OCPL’s Kolberg Remembered
NIH mourns the unexpected passing of Rebecca Kolberg, chief of the NIH Director’s Presentations Branch in the NIH Office of Communications and Public Liaison (OCPL), who had retired Dec. 31 after a 20-year NIH career. Kolberg died Feb. 10 from cardiac arrest after a brief illness while vacationing in Florida.
“I’m very proud to have been a small part of OCPL’s effort to advance NIH’s efforts to turn scientific discovery into better health for all,” she wrote in a farewell email to co-workers in December. “I will continue to be proud of all of you—and all of NIH—as you work to carry out that important, life-saving mission.”
A graduate of Northwestern University with interests in anthropology and journalism, Kolberg earned a master’s degree from Columbia University’s Graduate School of Journalism. Her NIH career began in 2002 at the National Human Genome Research Institute (NHGRI), where she wrote and edited articles, pamphlets, booklets, reports and various publications and other content related to the institute’s mission. Her keen insights, proficiency and skill earned her a close working relationship with then-NHGRI Director Dr. Francis Collins. Eventually she served as deputy communications director.
In May 2010, OCPL recruited Kolberg to write for and consult on the team that developed material used in speeches and other presentations by NIH Director Collins. She became team leader and for the next decade, honed her specialties in science writing and editing for print, video and web, as well as management of scientific communication projects from concept development through implementation and evaluation.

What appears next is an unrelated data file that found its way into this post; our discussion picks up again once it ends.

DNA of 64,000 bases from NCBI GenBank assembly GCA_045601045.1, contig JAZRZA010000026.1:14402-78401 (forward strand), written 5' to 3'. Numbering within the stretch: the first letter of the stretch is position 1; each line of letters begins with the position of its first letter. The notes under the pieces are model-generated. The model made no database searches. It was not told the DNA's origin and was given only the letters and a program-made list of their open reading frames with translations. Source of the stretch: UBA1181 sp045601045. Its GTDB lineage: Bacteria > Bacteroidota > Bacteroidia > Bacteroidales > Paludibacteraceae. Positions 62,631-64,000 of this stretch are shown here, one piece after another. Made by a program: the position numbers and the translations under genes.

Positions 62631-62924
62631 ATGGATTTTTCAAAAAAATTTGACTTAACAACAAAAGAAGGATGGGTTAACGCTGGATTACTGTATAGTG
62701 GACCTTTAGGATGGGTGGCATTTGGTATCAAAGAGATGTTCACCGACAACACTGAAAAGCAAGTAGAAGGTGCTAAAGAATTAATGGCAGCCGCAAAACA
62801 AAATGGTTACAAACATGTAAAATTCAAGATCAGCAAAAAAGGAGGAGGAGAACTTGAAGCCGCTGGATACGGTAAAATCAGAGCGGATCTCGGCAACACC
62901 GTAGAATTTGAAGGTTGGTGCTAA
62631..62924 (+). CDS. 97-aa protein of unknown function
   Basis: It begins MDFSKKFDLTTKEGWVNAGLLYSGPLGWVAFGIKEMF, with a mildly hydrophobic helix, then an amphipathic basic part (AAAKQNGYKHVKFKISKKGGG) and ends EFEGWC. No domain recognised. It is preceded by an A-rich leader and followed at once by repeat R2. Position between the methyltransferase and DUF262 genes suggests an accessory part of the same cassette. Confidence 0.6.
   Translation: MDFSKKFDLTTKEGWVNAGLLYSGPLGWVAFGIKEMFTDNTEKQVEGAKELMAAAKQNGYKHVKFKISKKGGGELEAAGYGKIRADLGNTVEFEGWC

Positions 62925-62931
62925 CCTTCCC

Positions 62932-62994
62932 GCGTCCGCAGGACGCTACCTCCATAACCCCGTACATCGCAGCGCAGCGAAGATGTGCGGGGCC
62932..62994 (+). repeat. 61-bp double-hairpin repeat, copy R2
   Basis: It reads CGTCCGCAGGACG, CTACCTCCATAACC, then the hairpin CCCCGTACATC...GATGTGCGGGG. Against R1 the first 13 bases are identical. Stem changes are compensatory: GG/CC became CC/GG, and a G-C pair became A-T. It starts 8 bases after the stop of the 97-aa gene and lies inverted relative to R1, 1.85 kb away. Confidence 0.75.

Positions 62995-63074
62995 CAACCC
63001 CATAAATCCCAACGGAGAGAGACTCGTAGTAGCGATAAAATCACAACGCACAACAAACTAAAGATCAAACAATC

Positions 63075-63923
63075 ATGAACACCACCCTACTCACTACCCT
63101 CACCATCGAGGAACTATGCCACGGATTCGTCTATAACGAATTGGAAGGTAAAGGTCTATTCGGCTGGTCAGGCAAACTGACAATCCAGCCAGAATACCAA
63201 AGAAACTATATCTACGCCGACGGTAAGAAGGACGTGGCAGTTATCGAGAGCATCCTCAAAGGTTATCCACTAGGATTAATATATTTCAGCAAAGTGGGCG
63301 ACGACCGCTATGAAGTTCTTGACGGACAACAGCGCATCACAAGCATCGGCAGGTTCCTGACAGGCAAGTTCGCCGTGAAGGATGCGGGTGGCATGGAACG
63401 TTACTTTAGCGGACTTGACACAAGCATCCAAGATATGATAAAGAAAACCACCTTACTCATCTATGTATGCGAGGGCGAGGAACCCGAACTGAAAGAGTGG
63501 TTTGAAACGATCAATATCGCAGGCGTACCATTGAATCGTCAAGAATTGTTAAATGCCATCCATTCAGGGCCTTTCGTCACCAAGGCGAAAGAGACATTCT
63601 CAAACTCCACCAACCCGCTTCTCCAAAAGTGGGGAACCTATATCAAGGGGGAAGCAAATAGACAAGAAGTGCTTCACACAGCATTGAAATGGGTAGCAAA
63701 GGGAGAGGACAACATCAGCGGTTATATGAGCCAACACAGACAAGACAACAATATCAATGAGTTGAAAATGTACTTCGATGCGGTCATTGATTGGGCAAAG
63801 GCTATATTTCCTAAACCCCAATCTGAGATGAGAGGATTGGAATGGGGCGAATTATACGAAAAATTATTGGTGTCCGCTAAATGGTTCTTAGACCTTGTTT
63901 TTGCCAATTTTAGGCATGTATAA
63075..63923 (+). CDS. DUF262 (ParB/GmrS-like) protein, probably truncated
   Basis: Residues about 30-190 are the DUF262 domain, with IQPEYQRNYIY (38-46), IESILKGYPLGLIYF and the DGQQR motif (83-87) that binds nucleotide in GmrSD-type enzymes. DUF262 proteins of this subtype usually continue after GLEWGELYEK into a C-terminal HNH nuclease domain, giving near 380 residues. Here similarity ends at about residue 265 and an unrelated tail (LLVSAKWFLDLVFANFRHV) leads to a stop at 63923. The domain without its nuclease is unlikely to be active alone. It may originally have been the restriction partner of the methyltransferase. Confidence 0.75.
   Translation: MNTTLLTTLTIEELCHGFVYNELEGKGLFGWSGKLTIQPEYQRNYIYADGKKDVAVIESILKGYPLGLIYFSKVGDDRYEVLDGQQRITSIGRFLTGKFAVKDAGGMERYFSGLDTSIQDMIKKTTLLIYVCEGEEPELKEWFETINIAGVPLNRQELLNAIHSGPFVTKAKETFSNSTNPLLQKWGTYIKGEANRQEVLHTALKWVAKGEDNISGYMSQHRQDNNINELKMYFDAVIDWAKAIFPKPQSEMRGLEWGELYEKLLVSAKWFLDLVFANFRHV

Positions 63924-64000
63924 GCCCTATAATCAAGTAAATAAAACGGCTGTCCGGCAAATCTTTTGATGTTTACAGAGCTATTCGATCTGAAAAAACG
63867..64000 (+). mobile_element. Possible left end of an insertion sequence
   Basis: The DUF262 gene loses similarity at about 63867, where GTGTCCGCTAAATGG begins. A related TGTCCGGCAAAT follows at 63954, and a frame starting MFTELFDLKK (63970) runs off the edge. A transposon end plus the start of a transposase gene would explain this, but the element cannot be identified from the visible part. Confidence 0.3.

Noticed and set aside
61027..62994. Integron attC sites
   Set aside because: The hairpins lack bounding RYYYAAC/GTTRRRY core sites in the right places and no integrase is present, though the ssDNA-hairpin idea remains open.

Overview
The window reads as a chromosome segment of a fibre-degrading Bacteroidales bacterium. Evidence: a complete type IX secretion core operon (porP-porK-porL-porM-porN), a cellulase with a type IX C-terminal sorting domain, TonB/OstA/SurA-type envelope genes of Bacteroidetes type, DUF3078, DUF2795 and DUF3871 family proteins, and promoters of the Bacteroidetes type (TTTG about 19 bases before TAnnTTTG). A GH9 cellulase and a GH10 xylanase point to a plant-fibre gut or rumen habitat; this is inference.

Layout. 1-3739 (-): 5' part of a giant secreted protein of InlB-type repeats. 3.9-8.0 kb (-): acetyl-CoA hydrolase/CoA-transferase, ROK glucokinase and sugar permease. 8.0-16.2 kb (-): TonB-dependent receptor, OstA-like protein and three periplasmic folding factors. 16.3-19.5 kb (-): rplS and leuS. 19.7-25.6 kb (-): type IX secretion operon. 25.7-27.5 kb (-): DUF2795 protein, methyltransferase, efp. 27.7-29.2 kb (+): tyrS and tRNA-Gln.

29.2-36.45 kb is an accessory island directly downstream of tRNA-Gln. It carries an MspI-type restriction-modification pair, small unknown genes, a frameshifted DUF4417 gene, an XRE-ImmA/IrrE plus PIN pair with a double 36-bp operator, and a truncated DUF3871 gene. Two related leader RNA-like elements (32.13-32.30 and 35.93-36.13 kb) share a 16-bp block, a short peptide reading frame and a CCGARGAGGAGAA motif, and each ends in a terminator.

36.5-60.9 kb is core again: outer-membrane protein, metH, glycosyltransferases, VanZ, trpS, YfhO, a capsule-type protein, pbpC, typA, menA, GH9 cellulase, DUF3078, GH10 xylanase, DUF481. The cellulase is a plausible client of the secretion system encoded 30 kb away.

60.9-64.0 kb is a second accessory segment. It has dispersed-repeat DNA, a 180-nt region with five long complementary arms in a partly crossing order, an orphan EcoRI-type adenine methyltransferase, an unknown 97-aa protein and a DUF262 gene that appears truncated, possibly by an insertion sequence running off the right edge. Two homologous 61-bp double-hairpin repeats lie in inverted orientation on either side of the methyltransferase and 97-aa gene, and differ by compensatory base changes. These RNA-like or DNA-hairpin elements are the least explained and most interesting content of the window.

“Rebecca brought a strong editorial vision and production sensibility to her leadership of the NIH director’s presentations team,” recalled Dr. Kim Pelis, former team member who now serves as director of the Office of NIH History and Stetten Museum. “Moreover, she was a constant source of detailed historical information: on the Human Genome Project, on NHGRI and its programs, on Francis Collins himself—and beyond.”
“I had the privilege of working with Rebecca for two decades,” noted Collins. “Initially, I hired her to be my chief science writer at the NHGRI, where there were many rapid advances happening in genomics, and I needed a person with both deep sophistication in science and exquisite writing skills to help inform the public. Her performance in that role was superb—so much so, that when I was subsequently recruited as NIH director, one of my first actions was to hire Rebecca to lead the part of the communications team that focused on presentations.
“As NIH director, a week would rarely go by without the need to assemble materials for one or two major presentations to widely diverse audiences,” he continued. “I always insisted on having the final say on those presentations, but Rebecca and her team of Kim Pelis and Jill George quickly managed to get inside my head and prepare drafts that were almost always spot on. Rebecca also took on special assignments in drafting and fine-tuning of science policy manuscripts that were often complex and urgent—the most recent one of which will appear soon in Science magazine. She always came through with just the right blend of wise judgment, scientific insight and fluent prose. NIH was truly fortunate to have such a gifted communicator and we will miss her greatly.”
Over the last 10 years, Kolberg provided editorial expertise for numerous OCPL projects—both scientific and administrative, written and oral—and led the presentation group’s development of new communication products such as the NIH Director’s Blog.
By the end of her NIH tenure, her OCPL team had been elevated to a branch and Kolberg retired as its chief.
Kolberg’s survivors include her husband Edson Beall, parents Pastor Rudolph and Dorothy Kolberg, brother Stephen Kolberg and sister Anne Kuntz.